when the furnace is operating
• If you have a natural gas water
wall cracks, it will pull from the next easiest source – the chimney,
heater, make sure that combustion
causing backdrafting when the fireplace is operating.
air openings at the bottom of the
Can you have an energy-efficient home and operate a woodburning
fireplace? Yes, but you must consider your home’s system when
planning your renovations. If you are planning extensive energy
management projects, you may have to provide a direct supply of
fresh air to your woodburning fireplace.
Other options include avoiding the use of exhaust appliances
tank and the opening below the draft
diverter (on top of the tank at the flue
duct) remain unblocked
• Do not store anything on top of your
natural gas water heater
• For all fuel-burning equipment, make
(i.e. dryer) when your woodburning fireplace is in operation, and
sure that vent hoods and pipes are
consider not using the woodburning fireplace at all. Standard
securely in place
woodburning fireplaces are not energy efficient, and actually
remove more heated air up the chimney than they provide to you.
If you want to have a fireplace, consider installing an alternative
such as a direct vent natural gas fireplace.
• Never tamper with fuel burning
Understanding energy and your home
Keeping your system balanced
Your home is an investment that should last a lifetime. To make
no matter where and when it occurs,
your home last longer, to take pride not only in its appearance but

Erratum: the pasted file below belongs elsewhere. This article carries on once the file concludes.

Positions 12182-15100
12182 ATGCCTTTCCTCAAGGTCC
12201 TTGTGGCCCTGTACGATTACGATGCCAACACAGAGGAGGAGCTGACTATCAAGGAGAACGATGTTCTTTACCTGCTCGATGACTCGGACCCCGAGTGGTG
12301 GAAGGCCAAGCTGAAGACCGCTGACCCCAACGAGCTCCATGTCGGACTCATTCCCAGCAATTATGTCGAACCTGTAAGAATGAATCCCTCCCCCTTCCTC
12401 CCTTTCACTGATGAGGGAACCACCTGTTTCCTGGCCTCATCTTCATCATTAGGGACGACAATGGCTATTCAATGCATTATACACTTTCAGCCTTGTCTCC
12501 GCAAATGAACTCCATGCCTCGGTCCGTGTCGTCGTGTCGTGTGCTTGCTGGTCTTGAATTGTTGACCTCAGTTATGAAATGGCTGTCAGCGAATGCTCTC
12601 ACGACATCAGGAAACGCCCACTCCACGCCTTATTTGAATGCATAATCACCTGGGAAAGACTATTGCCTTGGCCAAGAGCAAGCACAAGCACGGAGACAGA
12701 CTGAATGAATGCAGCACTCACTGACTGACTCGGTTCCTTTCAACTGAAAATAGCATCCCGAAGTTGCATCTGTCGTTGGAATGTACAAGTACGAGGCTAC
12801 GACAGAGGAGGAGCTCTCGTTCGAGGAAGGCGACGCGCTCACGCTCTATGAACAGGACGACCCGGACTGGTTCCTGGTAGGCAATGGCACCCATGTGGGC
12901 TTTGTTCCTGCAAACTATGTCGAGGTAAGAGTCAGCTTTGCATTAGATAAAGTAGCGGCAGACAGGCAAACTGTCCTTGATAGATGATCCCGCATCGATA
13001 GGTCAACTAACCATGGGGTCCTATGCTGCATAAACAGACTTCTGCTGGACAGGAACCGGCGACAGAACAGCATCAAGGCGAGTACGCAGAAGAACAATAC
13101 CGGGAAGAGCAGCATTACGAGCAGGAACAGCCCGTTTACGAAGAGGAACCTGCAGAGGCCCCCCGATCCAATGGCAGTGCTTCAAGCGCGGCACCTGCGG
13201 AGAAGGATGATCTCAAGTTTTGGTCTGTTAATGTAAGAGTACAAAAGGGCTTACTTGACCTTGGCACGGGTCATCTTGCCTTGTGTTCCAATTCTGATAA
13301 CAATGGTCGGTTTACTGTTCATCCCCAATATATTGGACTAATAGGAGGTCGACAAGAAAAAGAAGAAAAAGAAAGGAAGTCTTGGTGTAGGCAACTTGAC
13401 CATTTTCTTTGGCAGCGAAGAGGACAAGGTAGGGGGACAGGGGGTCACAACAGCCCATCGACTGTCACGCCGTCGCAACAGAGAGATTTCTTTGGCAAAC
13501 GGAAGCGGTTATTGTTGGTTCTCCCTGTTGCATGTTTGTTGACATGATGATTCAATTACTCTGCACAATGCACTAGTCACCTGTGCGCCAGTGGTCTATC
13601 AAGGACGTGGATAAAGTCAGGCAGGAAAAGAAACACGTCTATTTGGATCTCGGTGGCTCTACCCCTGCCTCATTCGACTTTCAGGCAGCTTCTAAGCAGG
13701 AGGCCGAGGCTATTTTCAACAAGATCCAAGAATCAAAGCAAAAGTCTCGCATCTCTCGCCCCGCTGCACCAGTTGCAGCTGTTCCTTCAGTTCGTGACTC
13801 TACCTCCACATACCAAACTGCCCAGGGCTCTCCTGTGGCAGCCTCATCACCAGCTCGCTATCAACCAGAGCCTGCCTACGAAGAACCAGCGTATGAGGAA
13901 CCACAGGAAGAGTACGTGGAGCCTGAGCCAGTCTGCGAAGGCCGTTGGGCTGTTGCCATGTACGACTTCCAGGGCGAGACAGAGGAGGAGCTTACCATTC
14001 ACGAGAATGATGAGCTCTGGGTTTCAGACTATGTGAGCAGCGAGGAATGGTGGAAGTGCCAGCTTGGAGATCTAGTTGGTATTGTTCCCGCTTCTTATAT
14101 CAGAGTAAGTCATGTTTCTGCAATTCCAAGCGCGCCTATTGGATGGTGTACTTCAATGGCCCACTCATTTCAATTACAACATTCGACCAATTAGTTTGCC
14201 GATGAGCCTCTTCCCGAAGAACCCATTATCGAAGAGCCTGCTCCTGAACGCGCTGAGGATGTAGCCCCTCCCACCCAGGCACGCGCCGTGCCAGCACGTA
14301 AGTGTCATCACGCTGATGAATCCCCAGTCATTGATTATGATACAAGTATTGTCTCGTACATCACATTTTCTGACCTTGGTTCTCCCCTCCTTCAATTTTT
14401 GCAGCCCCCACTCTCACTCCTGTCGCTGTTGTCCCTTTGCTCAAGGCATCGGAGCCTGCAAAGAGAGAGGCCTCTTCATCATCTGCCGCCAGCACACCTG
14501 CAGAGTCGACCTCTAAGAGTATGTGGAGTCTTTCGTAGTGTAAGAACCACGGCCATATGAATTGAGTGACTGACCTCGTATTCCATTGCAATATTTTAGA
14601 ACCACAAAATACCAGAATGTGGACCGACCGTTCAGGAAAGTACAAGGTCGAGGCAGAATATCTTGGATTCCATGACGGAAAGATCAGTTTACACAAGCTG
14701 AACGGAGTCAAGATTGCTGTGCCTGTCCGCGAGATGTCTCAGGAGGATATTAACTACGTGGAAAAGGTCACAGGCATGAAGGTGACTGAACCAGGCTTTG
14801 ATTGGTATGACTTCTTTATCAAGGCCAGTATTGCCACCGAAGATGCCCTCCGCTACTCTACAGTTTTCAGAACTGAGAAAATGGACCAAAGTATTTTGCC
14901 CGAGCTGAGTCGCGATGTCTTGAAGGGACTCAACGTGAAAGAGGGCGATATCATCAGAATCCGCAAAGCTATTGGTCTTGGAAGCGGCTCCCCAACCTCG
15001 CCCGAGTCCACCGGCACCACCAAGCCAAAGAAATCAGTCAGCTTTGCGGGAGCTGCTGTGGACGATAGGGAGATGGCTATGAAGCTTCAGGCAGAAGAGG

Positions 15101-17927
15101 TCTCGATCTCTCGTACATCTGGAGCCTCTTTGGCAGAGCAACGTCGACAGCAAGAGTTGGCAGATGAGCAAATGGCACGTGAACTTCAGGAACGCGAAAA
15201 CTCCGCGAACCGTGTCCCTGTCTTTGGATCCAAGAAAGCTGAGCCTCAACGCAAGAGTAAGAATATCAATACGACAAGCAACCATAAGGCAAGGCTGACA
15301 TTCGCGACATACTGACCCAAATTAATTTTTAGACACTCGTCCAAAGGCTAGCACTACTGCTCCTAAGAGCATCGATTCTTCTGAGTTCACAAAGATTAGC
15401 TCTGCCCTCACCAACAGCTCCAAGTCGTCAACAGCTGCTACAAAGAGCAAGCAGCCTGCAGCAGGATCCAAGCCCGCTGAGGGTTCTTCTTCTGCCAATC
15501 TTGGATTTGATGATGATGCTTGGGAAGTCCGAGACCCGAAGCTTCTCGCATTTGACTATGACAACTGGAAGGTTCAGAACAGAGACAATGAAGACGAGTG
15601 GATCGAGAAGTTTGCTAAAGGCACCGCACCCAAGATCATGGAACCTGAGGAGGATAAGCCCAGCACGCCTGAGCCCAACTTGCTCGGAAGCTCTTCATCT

moisture can be damaging once it
also in its structural integrity, you need to get to know how your
home’s system works and how to maintain a good balancing act
between the air, heat and moisture flows. Careful planning in the
early stages of renovation work will prevent unpleasant surprises
and ensure that the completed work meets your expectations.
Remember “Build Tight - Ventilate Right!”
You’ll see the results with a more comfortable home, greater energy
efficiency, and savings on your monthly energy bills. And that’s
well worth the investment.
Heat recovery ventilator
If you can warm up surfaces (i.e. window
glass), reduce moisture production, and/
or directly vent moisture outside, most
condensation problems can be resolved.
Often, achieving a comfortable level of
humidity in your home during the winter
can become a frustrating juggling act.
Sometimes the house air feels too humid;
at other times scratchy and dry. It is
If using exhaust fans and opening windows does not resolve your
generally easy to produce more moisture
indoor air quality problems, you may require a ventilation control
if needed (i.e. turning on a humidifier),
system such as a Heat Recovery Ventilator (HRV) to bring the airflow
so this section will deal with reducing